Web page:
It’s been a real emotional rollercoaster describing Garson’s journey into love with the childhood friend he marries, purely because he thinks she’s his most convenient option. I’ve always enjoyed marriage of convenience stories. There’s such high stakes when the couple are tied together for life – as they are in a historical romance. At the start of the story, neither Jane Norris nor Garson are in love, and both of them fight their inevitable fall tooth and nail. By the end of the story, they’ve both had to recognise that they’re not the people they thought they were, and in the process, they’ve had to face up to some agonising decisions.
There’s always a bittersweet touch to finishing a series because you’re letting go of characters you’ve loved and nurtured through sometimes years of personal growth. But I have to say when I finished writing Lord Garson’s Bride, I felt like the Dashing Widows and their friends had all found such happiness that I could safely leave them to their own devices.
On now to a bunch of Scottish lairds, who definitely need some help in the romance department. You get to meet such interesting people when you’re a writer! Even if they only live in your head!
I’d like you to imagine you live in the Regency. Would you be a good, demure girl with never a word of gossip whispered about you? Or would you be more likely to feature in one of those caricatures of society scandal I mentioned above? If that’s you, what sort of scandal do you think you’d get up to?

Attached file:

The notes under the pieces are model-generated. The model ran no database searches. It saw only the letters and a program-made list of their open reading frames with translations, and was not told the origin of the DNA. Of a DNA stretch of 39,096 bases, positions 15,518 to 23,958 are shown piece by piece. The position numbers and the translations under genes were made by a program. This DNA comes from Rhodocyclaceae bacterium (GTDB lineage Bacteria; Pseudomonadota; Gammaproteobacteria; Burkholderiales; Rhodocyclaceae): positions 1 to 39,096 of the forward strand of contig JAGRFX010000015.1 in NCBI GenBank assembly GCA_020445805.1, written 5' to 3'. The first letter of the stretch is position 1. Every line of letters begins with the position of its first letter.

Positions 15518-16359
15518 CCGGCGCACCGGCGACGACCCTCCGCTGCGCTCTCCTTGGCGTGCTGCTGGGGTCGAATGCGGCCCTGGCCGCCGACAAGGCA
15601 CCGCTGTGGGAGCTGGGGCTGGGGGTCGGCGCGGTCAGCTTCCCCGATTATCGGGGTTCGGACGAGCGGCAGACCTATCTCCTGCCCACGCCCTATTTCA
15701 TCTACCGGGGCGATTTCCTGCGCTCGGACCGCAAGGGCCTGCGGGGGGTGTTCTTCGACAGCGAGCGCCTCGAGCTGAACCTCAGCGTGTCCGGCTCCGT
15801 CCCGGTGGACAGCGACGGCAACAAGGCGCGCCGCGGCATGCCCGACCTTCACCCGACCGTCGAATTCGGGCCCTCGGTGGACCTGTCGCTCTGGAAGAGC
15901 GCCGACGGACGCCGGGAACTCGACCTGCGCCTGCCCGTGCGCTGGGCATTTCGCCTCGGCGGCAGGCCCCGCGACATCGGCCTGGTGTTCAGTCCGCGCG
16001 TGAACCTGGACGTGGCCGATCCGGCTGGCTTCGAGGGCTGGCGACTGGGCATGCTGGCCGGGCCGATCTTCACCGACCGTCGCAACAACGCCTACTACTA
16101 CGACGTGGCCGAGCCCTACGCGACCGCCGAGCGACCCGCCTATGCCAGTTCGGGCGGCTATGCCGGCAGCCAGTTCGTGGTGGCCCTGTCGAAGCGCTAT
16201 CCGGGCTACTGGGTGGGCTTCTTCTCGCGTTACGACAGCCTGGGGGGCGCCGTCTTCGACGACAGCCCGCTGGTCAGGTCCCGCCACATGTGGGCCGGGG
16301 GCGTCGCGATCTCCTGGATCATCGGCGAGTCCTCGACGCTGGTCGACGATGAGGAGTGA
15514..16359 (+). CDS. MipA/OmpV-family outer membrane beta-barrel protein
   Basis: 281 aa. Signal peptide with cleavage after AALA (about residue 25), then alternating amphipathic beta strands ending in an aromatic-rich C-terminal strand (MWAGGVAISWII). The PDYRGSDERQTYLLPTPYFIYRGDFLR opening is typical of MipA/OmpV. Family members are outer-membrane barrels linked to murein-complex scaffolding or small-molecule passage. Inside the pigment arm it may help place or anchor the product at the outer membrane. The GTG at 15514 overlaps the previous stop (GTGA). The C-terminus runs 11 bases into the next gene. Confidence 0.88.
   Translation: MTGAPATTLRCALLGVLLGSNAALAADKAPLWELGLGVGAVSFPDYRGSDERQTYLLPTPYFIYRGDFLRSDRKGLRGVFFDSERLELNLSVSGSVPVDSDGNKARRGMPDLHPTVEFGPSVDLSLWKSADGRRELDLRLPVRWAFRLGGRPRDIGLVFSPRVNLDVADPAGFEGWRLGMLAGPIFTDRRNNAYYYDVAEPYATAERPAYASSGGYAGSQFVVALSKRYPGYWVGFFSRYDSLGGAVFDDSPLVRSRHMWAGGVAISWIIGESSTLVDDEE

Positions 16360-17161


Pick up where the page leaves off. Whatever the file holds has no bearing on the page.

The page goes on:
I’ve got 2 Kindle downloads of Lord Garson’s Bride to give away here. Just leave me a comment to be in the draw. No geographical restrictions.
*Entry to the Giveaway is now closed.*
*Entry to the Giveaway is now closed.*
Australian Anna Campbell has written 10 multi award-winning historical romances for Grand Central Publishing and Avon HarperCollins and 17 bestselling independently published novellas. Look out for her new series featuring three roguish Scottish lairds beginning in mid-2018.
Lord Garson's Bride
Hugh Rutherford, Lord Garson, loved and lost when his fiancée returned to the husband she’d believed drowned. In the three years since, Garson has come to loathe his notoriety as London’s most famous rejected suitor. It’s high time to find a bride, a level-headed, well-bred lady who will accept a loveless marriage and cause no trouble. Luckily he has just the candidate in mind.
A marriage of convenience…
When Lady Jane Norris receives an unexpected proposal from her childhood friend Lord Garson, marriage to the handsome baron rescues her from a grim future. At twenty-eight, Jane is on the shelf and under no illusions about her attractions. With her father’s death, she’s lost her home and faces life as an impecunious spinster. While she’s aware Garson will never love again, they have friendship and goodwill to build upon. What can possibly go wrong?
…becomes very inconvenient indeed.
From the first, things don’t go to plan, not least because Garson soon finds himself in thrall to his surprisingly intriguing bride. A union grounded in duty veers toward obsession. And when the Dashing Widows take Jane in hand and transform her into the toast of London, Garson isn’t the only man to notice his wife’s beauty and charm. He’s known Jane all her life, but suddenly she’s a dazzling stranger. This isn’t the uncomplicated, pragmatic match he signed up for. When Jane defies the final taboo and asks for his love, her impossible demand threatens to blast this convenient marriage to oblivion.